FCA chief executive Martin Wheatley says financial products can be sold online on an advised basis with no human intervention.
Speaking to the Treasury select committee this week, Wheatley said the FCA will consult on the dividing line between advice and execution-only in the next three months.
TSC chair Andrew Tyrie asked Wheatley if it is possible to sell a product online and offer advice without human intervention, to which Wheatley replied: “Yes”.
But Wheatley said it should be “much clearer” when advice is been given online because there is currently “misunderstanding” from consumers.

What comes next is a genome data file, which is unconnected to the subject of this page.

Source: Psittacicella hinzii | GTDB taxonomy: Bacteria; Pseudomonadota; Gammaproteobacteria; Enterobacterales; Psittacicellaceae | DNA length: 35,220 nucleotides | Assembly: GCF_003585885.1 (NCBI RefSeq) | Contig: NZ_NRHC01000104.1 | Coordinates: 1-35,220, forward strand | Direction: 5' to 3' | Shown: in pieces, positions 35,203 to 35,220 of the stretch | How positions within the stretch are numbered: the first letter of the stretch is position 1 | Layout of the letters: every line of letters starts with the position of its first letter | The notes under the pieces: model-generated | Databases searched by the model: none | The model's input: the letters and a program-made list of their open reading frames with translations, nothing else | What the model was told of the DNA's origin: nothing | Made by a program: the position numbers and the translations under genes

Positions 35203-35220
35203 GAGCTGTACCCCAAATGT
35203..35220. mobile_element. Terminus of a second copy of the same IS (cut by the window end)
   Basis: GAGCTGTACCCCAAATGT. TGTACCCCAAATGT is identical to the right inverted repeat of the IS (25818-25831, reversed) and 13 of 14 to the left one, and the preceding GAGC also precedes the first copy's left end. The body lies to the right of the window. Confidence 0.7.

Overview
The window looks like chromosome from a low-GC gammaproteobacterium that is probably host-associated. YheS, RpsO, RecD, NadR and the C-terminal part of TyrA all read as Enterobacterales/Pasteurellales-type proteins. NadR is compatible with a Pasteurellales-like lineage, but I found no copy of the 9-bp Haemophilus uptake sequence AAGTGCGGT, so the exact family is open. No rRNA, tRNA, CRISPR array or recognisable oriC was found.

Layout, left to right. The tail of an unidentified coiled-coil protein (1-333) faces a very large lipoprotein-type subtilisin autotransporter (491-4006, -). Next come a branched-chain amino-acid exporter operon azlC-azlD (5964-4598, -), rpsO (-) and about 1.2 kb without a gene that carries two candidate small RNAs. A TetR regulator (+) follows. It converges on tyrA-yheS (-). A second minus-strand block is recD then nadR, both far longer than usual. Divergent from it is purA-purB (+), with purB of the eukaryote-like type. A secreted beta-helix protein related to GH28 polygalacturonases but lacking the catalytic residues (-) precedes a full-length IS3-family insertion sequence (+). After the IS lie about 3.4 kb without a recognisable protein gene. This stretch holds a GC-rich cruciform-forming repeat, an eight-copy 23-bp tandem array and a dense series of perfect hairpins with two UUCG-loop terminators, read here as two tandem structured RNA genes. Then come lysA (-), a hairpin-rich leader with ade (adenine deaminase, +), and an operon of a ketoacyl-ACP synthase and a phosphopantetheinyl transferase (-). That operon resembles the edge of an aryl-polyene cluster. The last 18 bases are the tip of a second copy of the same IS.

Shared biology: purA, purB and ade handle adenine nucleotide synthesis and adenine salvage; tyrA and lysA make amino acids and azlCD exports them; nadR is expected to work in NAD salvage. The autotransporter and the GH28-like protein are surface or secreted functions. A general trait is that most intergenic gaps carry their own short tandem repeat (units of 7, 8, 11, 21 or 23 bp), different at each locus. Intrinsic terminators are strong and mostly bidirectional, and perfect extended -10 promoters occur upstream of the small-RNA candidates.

He said: “It is a real concern because the distinction between advised and execution-only products on the web is not a distinction people easily determine. We are spending a lot of time talking to the industry about whether we need to revise our guidance to make sure products fall into one class or the other.”
In December the FCA launched a thematic review into non-advised sales and simplified advice and is currently carrying out visits to 14 sampled firms.
Speaking alongside Wheatley, FCA chairman John Griffith-Jones said he was working with firms on an automated simplified advice model.
He said the FCA should encourage innovation and “not let the perfect be the enemy of the good”.
Plan Money director Peter Chadborn says: “The word ’advice’ is misleading if there is no human interaction, just like the Money Advice Service. I do not see how advice can be given without intervention unless there is a rigid set of questions.”